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Posted by on in SageWoman Blogs
Weekly Goddess Inspiration: Tara

Tara, Goddess of Inspiration, sometimes known as The Liberator, brings her message that we are not alone. She encourages us to remember that we can always ask for help, and it is through asking for help that our wishes can be granted and our troubles surmounted. Tara's message is especially powerful for women -- our culture encourages us to see ourselves as weak if we need to ask for help or if we are unable to handle all of our various tasks, obligations, and burdens alone. I know I have certainly fallen prey to the Superwoman syndrome throughout my own life, and have been struggling with feeling like my life was unmanageable on a practical level of late. And yet I have been afraid to ask for help -- even as I find myself resentful of the fact that no one's helping!. Tara comes dancing into my life right now to remind me that I have help available, human as well as Divine, if only I will ask for it. 

Tara appears in many forms in Buddhist cosmology -- White Tara is the sacred star, the liberator and wish granter; Green Tara, the Buddha of enlightened activity; Blue Tara, the transmuter of anger; Red Tara, whose power magnetizes all good things; Black Tara, who helps us access our power; and Yellow Tara, who brings prosperity and wealth. While the card depicts White Tara -- and my sense is that I myself will be walking with White Tara this week -- you may find that another one of these Taras calls to you. In the Goddess Tarot by Kris Waldherr, Tara takes the place of The Fool in the Major Arcana and is called Beginnings. I love this idea, that when Tara comes dancing into our lives, she is inviting us on a journey towards enlightenment, towards joy, towards our power -- and also reminding us that we do not walk alone. She is always with us.

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Pagan News Beagle: Faithful Friday, April 22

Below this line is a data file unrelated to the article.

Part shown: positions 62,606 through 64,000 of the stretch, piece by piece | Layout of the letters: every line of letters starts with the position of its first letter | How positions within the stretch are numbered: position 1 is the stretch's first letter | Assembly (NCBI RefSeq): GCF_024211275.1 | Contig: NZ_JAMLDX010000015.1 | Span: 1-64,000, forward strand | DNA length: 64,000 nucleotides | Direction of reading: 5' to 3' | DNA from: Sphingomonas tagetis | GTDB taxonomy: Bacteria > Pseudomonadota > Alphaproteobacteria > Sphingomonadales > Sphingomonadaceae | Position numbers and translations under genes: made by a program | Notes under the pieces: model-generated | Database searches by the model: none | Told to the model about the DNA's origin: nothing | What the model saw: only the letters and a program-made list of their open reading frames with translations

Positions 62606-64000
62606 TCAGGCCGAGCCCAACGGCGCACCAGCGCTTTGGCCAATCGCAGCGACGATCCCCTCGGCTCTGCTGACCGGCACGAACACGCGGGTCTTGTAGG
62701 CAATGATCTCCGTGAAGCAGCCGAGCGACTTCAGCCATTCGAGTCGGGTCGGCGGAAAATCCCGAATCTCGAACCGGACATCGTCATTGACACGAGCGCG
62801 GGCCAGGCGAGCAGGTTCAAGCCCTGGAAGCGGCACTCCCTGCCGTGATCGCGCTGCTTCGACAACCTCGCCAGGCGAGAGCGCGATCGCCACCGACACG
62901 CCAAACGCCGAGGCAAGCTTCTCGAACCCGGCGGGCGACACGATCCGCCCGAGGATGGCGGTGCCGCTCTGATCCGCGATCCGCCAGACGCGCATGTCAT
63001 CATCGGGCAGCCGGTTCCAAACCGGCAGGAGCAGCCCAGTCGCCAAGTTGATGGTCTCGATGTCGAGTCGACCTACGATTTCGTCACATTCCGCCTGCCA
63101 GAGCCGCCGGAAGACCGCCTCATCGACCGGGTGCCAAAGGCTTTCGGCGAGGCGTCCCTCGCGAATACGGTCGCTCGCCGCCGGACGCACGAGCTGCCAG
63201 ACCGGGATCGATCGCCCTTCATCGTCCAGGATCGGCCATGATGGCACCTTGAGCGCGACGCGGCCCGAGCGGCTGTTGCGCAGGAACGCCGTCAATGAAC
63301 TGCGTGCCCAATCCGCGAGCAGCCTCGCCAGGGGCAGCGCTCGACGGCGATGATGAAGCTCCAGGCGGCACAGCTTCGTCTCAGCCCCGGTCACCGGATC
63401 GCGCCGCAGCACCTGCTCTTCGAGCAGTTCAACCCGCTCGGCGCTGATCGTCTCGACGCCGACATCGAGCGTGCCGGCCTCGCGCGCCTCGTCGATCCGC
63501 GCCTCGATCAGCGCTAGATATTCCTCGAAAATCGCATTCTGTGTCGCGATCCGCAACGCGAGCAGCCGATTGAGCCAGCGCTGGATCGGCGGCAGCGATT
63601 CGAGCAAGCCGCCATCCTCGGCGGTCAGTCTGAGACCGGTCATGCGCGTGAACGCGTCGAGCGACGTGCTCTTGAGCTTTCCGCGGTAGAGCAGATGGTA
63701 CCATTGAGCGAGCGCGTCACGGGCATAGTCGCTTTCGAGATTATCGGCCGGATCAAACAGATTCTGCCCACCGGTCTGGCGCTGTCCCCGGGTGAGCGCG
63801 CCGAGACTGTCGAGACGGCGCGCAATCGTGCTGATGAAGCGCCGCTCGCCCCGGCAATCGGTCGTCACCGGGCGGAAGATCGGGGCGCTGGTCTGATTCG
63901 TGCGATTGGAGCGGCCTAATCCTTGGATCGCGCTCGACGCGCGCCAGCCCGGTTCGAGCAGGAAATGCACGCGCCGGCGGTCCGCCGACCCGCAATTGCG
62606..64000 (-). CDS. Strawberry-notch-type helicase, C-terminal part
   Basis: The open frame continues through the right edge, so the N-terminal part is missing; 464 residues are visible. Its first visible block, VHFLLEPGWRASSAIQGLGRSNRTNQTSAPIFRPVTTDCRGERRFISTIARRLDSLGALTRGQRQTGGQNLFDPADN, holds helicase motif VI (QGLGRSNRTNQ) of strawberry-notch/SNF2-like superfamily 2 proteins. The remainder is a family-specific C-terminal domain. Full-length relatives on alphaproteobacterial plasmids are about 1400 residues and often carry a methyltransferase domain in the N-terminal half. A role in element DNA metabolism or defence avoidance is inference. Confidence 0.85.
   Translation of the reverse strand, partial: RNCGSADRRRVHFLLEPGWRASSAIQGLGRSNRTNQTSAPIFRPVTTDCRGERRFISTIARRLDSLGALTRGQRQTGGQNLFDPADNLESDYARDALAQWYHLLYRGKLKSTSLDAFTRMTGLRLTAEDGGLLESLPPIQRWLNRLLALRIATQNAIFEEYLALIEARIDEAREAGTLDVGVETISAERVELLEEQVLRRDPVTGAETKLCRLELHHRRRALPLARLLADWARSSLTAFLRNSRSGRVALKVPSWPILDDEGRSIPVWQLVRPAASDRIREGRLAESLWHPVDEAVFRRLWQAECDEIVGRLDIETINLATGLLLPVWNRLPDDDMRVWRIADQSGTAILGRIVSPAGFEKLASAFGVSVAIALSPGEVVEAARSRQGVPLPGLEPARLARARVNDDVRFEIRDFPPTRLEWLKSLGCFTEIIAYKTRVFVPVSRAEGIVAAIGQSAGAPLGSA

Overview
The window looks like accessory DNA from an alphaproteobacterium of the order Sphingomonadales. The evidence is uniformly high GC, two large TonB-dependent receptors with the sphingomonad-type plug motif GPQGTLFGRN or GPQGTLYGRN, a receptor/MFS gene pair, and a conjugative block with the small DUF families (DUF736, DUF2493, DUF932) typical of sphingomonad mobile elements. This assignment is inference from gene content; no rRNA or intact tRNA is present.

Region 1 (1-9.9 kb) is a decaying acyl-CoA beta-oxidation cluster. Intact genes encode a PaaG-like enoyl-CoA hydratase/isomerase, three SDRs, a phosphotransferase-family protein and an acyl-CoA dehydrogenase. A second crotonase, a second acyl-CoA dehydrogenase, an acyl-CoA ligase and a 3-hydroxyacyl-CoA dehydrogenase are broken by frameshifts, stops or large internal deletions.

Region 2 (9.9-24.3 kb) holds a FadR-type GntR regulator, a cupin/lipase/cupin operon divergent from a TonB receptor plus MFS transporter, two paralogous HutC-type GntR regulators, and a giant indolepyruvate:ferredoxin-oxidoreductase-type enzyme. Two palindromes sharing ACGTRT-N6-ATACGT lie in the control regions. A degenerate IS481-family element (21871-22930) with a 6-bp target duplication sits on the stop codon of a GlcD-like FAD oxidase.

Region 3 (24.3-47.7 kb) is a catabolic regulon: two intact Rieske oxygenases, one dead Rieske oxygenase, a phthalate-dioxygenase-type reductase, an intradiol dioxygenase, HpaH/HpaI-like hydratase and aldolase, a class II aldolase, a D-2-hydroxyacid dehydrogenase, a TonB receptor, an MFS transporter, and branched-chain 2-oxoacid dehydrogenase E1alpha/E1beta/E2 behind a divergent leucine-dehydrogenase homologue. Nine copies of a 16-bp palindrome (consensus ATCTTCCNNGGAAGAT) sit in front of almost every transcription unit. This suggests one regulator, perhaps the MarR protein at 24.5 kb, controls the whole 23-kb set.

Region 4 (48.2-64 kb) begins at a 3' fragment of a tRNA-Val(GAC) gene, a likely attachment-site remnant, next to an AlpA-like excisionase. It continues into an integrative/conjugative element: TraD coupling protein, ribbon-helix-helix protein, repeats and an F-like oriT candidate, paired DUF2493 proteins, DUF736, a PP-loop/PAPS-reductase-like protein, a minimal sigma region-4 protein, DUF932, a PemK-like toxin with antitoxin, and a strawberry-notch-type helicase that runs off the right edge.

Buddhist offer a different perspective on Marvel's Dr. Strange. Hindu astrology is explained. And a writer for The Atlantic Monthly wonders if moral relativism is dead. It's Faithful Friday, our weekly segment on news about faiths and religions from around the world. All this and more for the Pagan News Beagle!

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Posted by on in Culture Blogs

While I identify as Pagan, and more specifically as Hellenistai, I also fall into the category generally defined as "devotional polytheist." For me, the Gods are at the center of my spiritual practice. I write poetry and short stories and essays in their honor, meditate and go on trance journeys, and endlessly discuss their natures and myths and influence upon the world. As such, theophanies -- manifestations of the Gods, personal encounters with them -- are of particular interest to me. I love to read of others' encounters with Gods and Goddesses and spirits of all sorts, from every tradition, new and old.

Additionally, not all theophanies are ... well ... I have found some passages in works of fiction to be as profoundly moving and insightful as any (nonfiction) work. It leads me to wonder if the authors have either coded their true encounters, changing bits here and there to include them in novels and short stories; or if the authors have some intuitive understanding of the Gods and spirits and the world beyond the mundane.